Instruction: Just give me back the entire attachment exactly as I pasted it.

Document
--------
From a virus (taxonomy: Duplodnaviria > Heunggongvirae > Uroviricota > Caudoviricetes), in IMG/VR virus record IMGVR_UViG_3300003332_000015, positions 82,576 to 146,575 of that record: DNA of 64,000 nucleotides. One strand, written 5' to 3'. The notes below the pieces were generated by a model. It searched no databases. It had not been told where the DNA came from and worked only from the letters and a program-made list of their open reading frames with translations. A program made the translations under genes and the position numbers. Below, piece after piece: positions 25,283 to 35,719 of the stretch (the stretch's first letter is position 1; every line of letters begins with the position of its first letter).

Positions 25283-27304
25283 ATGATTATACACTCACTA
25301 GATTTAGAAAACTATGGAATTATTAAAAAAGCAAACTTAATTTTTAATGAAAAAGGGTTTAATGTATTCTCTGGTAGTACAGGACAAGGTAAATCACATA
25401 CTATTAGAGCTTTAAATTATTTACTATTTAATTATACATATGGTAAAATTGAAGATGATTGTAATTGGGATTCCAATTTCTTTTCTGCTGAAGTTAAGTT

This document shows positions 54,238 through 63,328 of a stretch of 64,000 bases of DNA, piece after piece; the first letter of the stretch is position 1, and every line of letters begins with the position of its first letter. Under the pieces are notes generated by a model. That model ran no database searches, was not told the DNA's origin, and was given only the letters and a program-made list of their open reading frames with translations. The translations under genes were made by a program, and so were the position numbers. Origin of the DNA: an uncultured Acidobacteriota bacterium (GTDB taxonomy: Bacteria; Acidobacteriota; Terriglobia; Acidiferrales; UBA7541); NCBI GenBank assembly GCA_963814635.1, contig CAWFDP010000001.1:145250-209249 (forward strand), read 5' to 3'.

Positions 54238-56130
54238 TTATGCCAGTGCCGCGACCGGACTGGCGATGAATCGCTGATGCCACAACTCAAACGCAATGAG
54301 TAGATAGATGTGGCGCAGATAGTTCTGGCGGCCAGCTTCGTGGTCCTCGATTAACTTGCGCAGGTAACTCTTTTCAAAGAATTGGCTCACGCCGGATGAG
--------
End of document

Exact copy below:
From a virus (taxonomy: Duplodnaviria > Heunggongvirae > Uroviricota > Caudoviricetes), in IMG/VR virus record IMGVR_UViG_3300003332_000015, positions 82,576 to 146,575 of that record: DNA of 64,000 nucleotides. One strand, written 5' to 3'. The notes below the pieces were generated by a model. It searched no databases. It had not been told where the DNA came from and worked only from the letters and a program-made list of their open reading frames with translations. A program made the translations under genes and the position numbers. Below, piece after piece: positions 25,283 to 35,719 of the stretch (the stretch's first letter is position 1; every line of letters begins with the position of its first letter).

Positions 25283-27304
25283 ATGATTATACACTCACTA
25301 GATTTAGAAAACTATGGAATTATTAAAAAAGCAAACTTAATTTTTAATGAAAAAGGGTTTAATGTATTCTCTGGTAGTACAGGACAAGGTAAATCACATA
25401 CTATTAGAGCTTTAAATTATTTACTATTTAATTATACATATGGTAAAATTGAAGATGATTGTAATTGGGATTCCAATTTCTTTTCTGCTGAAGTTAAGTT

This document shows positions 54,238 through 63,328 of a stretch of 64,000 bases of DNA, piece after piece; the first letter of the stretch is position 1, and every line of letters begins with the position of its first letter. Under the pieces are notes generated by a model. That model ran no database searches, was not told the DNA's origin, and was given only the letters and a program-made list of their open reading frames with translations. The translations under genes were made by a program, and so were the position numbers. Origin of the DNA: an uncultured Acidobacteriota bacterium (GTDB taxonomy: Bacteria; Acidobacteriota; Terriglobia; Acidiferrales; UBA7541); NCBI GenBank assembly GCA_963814635.1, contig CAWFDP010000001.1:145250-209249 (forward strand), read 5' to 3'.

Positions 54238-56130
54238 TTATGCCAGTGCCGCGACCGGACTGGCGATGAATCGCTGATGCCACAACTCAAACGCAATGAG
54301 TAGATAGATGTGGCGCAGATAGTTCTGGCGGCCAGCTTCGTGGTCCTCGATTAACTTGCGCAGGTAACTCTTTTCAAAGAATTGGCTCACGCCGGATGAG